How investment in e-therapy could improve access to eating disorder treatment

1 Jun, 2021

In the lead up to World Eating Disorders Action Day, InsideOut Institute and University of Sydney PhD researcher Sarah Barakat explains the need for equity in access to treatment and what she’s learned from our Binge Eating e-Therapy Program (BEeT).

The focus for World Eating Disorders Action Day 2020 is “Equity for Eating Disorders”. It emphasises the need to ensure eating disorders are receiving equitable attention, research and program funding, that eating disorders affect a diverse global population and there is equity in access to treatment and recovery.

The total number of people with an eating disorder globally is estimated to be 55.5 million, according to a recent study published by The Lancet Psychiatry.

That number, sadly, is expected to increase over the next decade and with it, the need for services.

However, currently only about one in five individuals with an eating disorder are accessing treatment or evidence-based care. Around 60% of clinicians are experiencing difficulty referring clients for treatment.

The reasons for this are varied.

Approximately one in five individuals with an eating disorder are accessing treatment or evidence-based care. Around 60% of clinicians are experiencing difficulty referring clients for treatment.

Barriers to treatment

Firstly, where you live often determines your treatment. Specialist services for eating disorders are mainly concentrated in large metropolitan centers. Access to care in rural and remote areas can be inadequate and, in many cases, non-existent, according to the National Eating Disorders Collaboration.

Indeed, our own database of clinicians shows they are clustered around the major cities and a recent report shows there are no specialist eating disorder services that operate within regional areas of Australia.

Another barrier is often the expense of treatment. A 2012 study found the average cost of treating bulimia nervosa was $6,000, for anorexia nervosa it was $84,000 per individual.

So even if you are living in a metropolitan area, meeting the cost of seeing an eating disorder specialist or clinician can be challenging.

A digital solution?

One solution is developing a stepped care model that’s supported by digital treatment programs.

In essence, stepped care means reserving a high-level therapeutic skill for patients who are much more severe in their presentation of the eating disorder symptoms.

For example, individuals who might be presenting with early signs of an eating disorder, or negative body image, can be referred to programs that require less intensive support than what a complete face to face treatment program would require.

Research shows us that supported self-help treatment options demand about a fifth of the contact hours required for a complete Cognitive Behavioural Therapy (CBT) course.

With all this mind, here at InsideOut we’re developing treatment options that break through some of those geographical and socio-economic barriers by going digital.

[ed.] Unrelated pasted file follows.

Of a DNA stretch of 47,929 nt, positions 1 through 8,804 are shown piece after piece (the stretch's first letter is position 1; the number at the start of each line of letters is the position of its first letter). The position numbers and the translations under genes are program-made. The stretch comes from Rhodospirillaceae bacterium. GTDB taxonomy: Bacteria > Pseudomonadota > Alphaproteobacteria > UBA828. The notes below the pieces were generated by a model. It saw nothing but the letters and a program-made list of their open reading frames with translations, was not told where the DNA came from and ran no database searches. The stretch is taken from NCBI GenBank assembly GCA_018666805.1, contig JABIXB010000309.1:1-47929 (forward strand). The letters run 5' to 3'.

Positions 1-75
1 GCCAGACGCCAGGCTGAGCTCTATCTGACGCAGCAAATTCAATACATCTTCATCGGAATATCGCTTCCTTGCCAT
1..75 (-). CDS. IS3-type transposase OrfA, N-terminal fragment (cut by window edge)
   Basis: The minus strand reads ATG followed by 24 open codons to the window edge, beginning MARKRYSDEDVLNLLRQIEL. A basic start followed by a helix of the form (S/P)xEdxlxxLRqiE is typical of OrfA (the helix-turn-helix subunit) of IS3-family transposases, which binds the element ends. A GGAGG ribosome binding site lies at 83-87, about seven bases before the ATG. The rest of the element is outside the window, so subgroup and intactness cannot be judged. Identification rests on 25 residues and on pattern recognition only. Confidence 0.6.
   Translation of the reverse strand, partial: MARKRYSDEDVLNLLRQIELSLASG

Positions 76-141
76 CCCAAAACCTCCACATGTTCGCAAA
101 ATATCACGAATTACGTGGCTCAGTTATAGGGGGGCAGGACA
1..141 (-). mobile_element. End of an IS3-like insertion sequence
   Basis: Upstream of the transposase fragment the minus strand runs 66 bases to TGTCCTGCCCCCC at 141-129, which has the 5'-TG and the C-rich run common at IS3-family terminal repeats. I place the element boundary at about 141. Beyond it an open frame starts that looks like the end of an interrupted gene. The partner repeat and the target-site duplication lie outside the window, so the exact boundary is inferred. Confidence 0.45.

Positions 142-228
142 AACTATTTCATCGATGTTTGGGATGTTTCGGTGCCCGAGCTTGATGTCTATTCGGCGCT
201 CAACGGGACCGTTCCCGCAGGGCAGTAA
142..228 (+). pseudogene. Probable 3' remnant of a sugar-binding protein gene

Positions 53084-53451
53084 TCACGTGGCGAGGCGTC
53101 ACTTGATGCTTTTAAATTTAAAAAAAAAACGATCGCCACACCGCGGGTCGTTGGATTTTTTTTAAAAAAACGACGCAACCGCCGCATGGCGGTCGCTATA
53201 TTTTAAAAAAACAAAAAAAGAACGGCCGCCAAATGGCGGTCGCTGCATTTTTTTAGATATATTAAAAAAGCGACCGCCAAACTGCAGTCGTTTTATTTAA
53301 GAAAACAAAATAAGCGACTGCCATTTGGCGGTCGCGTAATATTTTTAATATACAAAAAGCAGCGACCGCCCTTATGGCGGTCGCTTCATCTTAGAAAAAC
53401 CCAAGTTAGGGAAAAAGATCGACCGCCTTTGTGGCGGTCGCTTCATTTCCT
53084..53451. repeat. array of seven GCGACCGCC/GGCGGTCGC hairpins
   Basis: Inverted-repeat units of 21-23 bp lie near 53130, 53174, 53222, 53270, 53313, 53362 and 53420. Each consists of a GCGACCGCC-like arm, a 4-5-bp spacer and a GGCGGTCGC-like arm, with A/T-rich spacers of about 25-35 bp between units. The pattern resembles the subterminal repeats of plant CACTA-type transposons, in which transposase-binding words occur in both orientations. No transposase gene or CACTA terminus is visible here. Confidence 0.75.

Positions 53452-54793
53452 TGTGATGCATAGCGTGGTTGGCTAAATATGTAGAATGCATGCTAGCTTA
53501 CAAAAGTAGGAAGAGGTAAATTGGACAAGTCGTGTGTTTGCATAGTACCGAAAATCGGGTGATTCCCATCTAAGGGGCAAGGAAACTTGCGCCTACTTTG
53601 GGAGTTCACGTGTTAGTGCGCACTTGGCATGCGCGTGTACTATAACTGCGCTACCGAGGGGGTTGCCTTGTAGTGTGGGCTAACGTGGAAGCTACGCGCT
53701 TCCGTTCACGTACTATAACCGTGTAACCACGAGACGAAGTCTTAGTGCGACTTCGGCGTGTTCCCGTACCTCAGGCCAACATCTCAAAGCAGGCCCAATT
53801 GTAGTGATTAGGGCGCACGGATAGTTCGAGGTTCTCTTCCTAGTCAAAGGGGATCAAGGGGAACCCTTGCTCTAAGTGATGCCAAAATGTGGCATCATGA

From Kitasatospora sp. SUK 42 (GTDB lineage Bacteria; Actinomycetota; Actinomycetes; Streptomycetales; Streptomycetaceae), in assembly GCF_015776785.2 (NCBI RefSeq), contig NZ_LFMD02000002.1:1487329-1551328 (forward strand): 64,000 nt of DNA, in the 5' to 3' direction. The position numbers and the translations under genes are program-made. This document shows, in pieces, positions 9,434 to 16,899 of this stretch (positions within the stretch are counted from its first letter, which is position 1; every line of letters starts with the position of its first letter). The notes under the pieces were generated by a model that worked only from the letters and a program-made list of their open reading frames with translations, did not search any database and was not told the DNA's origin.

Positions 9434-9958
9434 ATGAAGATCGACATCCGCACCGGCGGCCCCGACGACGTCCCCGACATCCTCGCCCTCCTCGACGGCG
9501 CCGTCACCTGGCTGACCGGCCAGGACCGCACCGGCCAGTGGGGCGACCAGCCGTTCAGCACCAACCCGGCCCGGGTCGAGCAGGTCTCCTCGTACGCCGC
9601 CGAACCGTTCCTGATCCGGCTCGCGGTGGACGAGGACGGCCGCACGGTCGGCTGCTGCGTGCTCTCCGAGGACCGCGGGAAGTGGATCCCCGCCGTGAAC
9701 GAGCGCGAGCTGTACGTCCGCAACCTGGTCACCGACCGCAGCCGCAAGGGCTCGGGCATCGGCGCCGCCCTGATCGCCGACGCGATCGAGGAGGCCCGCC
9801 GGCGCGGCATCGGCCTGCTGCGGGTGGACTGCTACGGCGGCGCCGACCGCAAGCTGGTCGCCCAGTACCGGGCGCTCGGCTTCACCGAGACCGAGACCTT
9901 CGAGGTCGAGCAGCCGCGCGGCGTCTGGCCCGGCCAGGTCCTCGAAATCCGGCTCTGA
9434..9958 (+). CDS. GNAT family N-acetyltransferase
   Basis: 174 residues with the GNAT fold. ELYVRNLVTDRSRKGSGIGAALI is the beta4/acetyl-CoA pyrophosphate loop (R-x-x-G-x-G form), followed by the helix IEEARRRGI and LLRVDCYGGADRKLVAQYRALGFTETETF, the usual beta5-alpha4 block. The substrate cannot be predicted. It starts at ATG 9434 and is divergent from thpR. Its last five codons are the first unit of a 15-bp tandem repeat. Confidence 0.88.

InsideOut - in collaboration with NSW Health - is currently examining the effectiveness of a self-help, online treatment program for individuals with Bulimia Nervosa titled Binge Eating e-Therapy (BEeT).

BEeT is a 10-session program based upon CBT, which has the most evidence for binge eating behaviours.

Pre-recorded interviews with a therapist, Claudia, guide the patient through each of those 10 sessions.

There’s psychoeducation, educational information about the nature of the illness, personal stories, as well as recordings of people who've gone through a similar CBT program to provide the user with encouragement and support.

There are also interactive activities around monitoring eating and thoughts, to bring the user’s awareness to the same things we would during face-to-face therapy.

Early data on the effectiveness of the program has been promising.

A pilot study of 25 females who met criteria for bulimia nervosa had a dropout rate of only 16% - low compared to other studies of online CBT programs, which range from about 35 to 82%.

We saw a significant decrease in binge episodes, binge days, and the loss of control that the person experienced during that episode.

There was also significant decrease in attitudinal measures around eating concern, shape concern and dietary restraint.

We’ve taken those positive early indications further to a randomised control trial to test out how well this program is going to work within our existing healthcare system.

While recruitment is still underway, so far we've got 95 participants who've been considered eligible from 258 screening calls distributed into three different groups – the first has 12 weeks to work their way through 12 online sessions on their own, in addition to the self-guided learning, the second group has a zoom call with a clinician for half an hour each week and the third group is the wait-list group.

In terms of quantitative data, it’s too early to tell but qualitative feedback has so far been positive.

Users have reported BEeT is comprehensive, that it’s helped them make good progress, given hope and that it’s been life changing.

While developing digital treatments takes time and money, we know that they can be effective in levelling the playing field when it comes to access to treatment and recovery.

We're recruiting volunteers with Binge-Eating (16+) for a free 12-week trial of a new online therapy, BEeT, as part of a research study. Find out more 👉🏻 https://beet.insideoutinstitute.org.au

Further reading

Getting Help Early

Strategies for Regular Eating

What is Binge Eating Disorder?

Bookmark
Bookmark